2022 RGSAM

The 32nd Annual RGSAM will be held October 24th, 2022 at Embassy Suites, 1000 Woodward Place NE, Albuquerque, NM 87102.

Submit an Abstract Here.

Registration open now.

The Rio Grande Symposium on Advanced Materials (RGSAM) is a general technical meeting of materials researchers in the Rio Grande geographic region. It is an outgrowth of the Joint Technical Meetings of the New Mexico Section of the American Ceramic Society and the New Mexico Section of the Materials Research Society initiated in 1989. These meetings, sub-titled “Ceramics and Advanced Materials: Symposia and Poster Session,” proved to be quite popular among materials researchers in the Rio Grande geographic region. Attendance typically ranged between 75 and 150 people presenting 30 to 50 presentations, which were frequently used as a local warm-up for national meetings. An important aspect of this symposium is that it has been, and continues to be a venue for presentations by students from regional universities. In 1997, the Albuquerque Chapter of ASM International joined with the NM Section of the American Ceramics Society to host the meeting which began its new name, “The Rio Grande Regional Symposium on Advanced Materials.” Reflecting the multidisciplinary nature of materials research presented at RGSAM, other societies soon joined to host the symposium. The New Mexico Chapter of the American Vacuum Society organized the RGSAM in 2013, followed by the Central New Mexico Local Section of the American Chemical Society in 2015. In 2018, the Albuquerque Chapter of ASM organized. This meeting hopes to reach out to a broad base of support among local materials societies and will be a focal point for the exchange of technical information in the Rio Grande geographic region well into the 21st century.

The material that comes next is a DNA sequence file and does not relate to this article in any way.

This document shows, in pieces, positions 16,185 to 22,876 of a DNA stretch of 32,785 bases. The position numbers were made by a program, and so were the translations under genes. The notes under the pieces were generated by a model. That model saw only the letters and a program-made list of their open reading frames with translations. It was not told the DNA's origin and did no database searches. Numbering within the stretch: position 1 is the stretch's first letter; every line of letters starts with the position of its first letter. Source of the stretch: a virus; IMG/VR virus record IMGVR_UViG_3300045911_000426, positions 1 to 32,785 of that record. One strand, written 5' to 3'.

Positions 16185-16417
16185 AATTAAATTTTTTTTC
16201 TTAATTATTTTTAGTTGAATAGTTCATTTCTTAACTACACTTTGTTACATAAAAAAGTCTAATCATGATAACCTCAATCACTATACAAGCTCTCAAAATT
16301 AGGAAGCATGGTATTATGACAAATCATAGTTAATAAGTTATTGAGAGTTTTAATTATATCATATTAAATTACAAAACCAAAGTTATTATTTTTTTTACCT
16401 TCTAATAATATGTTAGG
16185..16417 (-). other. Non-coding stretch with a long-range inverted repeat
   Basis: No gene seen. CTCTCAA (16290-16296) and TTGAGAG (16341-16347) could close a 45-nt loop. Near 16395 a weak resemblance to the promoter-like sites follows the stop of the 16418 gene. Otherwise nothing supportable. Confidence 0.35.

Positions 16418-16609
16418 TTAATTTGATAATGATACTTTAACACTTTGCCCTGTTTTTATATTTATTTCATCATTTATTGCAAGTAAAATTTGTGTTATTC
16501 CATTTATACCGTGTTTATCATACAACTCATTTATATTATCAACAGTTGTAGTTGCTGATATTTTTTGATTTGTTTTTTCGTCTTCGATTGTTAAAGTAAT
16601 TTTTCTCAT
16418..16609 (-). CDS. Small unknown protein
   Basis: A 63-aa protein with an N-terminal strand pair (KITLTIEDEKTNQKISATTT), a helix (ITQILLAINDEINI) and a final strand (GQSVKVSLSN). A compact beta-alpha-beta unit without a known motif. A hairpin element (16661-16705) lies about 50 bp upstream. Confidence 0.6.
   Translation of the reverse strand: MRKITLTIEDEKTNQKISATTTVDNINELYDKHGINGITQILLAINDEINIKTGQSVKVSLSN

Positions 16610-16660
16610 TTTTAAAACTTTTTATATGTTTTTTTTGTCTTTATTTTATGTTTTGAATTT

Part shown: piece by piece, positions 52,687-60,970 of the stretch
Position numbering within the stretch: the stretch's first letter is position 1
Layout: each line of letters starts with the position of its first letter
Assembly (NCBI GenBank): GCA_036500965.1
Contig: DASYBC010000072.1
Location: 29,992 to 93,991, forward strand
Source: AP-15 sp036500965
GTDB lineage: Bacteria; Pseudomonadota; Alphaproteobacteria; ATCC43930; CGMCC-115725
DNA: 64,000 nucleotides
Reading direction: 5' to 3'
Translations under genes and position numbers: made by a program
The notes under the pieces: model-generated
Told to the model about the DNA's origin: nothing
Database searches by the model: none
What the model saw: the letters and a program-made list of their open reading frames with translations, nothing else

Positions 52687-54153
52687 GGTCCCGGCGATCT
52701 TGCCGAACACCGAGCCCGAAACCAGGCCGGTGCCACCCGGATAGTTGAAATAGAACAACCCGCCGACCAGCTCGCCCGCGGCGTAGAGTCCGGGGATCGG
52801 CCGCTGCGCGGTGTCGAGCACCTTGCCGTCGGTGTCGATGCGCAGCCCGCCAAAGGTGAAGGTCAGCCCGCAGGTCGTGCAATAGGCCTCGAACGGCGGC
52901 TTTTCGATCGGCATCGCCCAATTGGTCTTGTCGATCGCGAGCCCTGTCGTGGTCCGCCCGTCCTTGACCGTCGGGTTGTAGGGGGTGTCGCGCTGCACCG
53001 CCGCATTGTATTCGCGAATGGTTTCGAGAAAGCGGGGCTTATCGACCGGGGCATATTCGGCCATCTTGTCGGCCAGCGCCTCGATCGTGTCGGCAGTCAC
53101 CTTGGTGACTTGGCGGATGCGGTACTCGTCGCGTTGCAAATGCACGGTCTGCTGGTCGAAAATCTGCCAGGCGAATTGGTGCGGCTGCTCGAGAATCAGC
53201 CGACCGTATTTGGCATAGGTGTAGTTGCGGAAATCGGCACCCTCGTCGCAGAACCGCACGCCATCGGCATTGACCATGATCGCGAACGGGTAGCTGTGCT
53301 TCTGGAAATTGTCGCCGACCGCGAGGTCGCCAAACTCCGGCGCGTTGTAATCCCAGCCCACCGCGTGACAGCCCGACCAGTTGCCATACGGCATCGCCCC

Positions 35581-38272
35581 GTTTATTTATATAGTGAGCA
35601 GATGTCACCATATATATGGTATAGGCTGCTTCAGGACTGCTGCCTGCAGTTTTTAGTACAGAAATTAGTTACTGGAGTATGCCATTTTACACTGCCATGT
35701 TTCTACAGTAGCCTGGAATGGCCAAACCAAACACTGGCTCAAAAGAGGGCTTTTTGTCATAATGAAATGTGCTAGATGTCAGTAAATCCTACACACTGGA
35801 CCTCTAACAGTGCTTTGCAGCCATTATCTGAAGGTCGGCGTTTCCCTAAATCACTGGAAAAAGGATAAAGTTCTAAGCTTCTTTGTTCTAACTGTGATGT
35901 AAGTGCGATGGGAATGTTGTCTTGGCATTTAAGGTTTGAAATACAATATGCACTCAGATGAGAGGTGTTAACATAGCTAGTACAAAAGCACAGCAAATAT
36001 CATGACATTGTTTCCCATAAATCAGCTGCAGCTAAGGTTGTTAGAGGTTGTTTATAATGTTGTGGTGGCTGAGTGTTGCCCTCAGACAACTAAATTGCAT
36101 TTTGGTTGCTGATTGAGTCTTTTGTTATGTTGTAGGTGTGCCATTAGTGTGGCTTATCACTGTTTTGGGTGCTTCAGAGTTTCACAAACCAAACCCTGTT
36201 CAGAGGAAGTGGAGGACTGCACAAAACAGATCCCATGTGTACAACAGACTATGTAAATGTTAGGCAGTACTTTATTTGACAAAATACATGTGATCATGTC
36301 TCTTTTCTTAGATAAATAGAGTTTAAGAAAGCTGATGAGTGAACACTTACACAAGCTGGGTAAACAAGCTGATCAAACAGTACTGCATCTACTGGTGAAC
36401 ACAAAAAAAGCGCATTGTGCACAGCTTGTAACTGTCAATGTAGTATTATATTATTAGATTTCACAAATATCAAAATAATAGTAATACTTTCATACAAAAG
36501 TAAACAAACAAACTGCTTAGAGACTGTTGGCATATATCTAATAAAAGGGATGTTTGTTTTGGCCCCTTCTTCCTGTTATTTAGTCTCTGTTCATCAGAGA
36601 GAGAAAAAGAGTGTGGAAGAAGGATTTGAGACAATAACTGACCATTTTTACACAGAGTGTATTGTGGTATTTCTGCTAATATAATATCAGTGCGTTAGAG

Kreidl Lecture

Norbert J. Kreidl

At the core of this meeting is the Kreidl Memorial Lecture, honoring the career achievements of Norbert Kreidl, a remarkable and indefatigable glass scientist who spent his final years as a consultant based in Santa Fe, New Mexico. The Kreidl Lecture has featured several prominent ceramists and glass scientists.

Kreidl Lecturer

Professor Rajendra K. Bordia
George J. Bishop III Chair Professor
of Ceramics and Engineering, Clemson University

Kreidl Lecture Abstract

Analysis and Simulation Guided Process and Properties of Anisotropic Hierarchical Porous Ceramics for Energy Conversion and Storage

Our current research is focused on developing processing strategies to control the microstructure of ceramics at different length scales. One of the focal areas porous ceramics produced by controlled sintering of powder compacts. Many of the applications of porous ceramics demand optimization of a multitude of properties some of which have conflicting requirements on the microstructure.  Materials with designed anisotropic and/or hierarchical microstructures have the potential to optimally address the requirements. 

We will first present a broad overview of the use of porous ceramics in advanced energy conversion and storage applications including the property requirements.  Next, we will present results from our collaborative projects focused on microstructural control in hierarchical and/or anisotropic porous ceramics.  Porous ceramics are used in a broad range of technologies of interest to energy conversion and storage including electrochemical applications like electrodes for solid oxide fuel cells, high temperature insulators, thermal energy storage and electrochemical energy storage.  In these applications, a multitude of properties are of interest.  For specific applications, a subset of mechanical, thermal, electrical and ionic conductivity, gas diffusion and chemical reactivity need to be optimized.  In this presentation, results will be presented on the processing approaches to make these designed microstructures, the quantification of the 3D microstructure at different length scales and simulations to design optimal microstructures for specific applications including electrodes for solid oxide fuel cells and electrolysis cells, and Li-ion batteries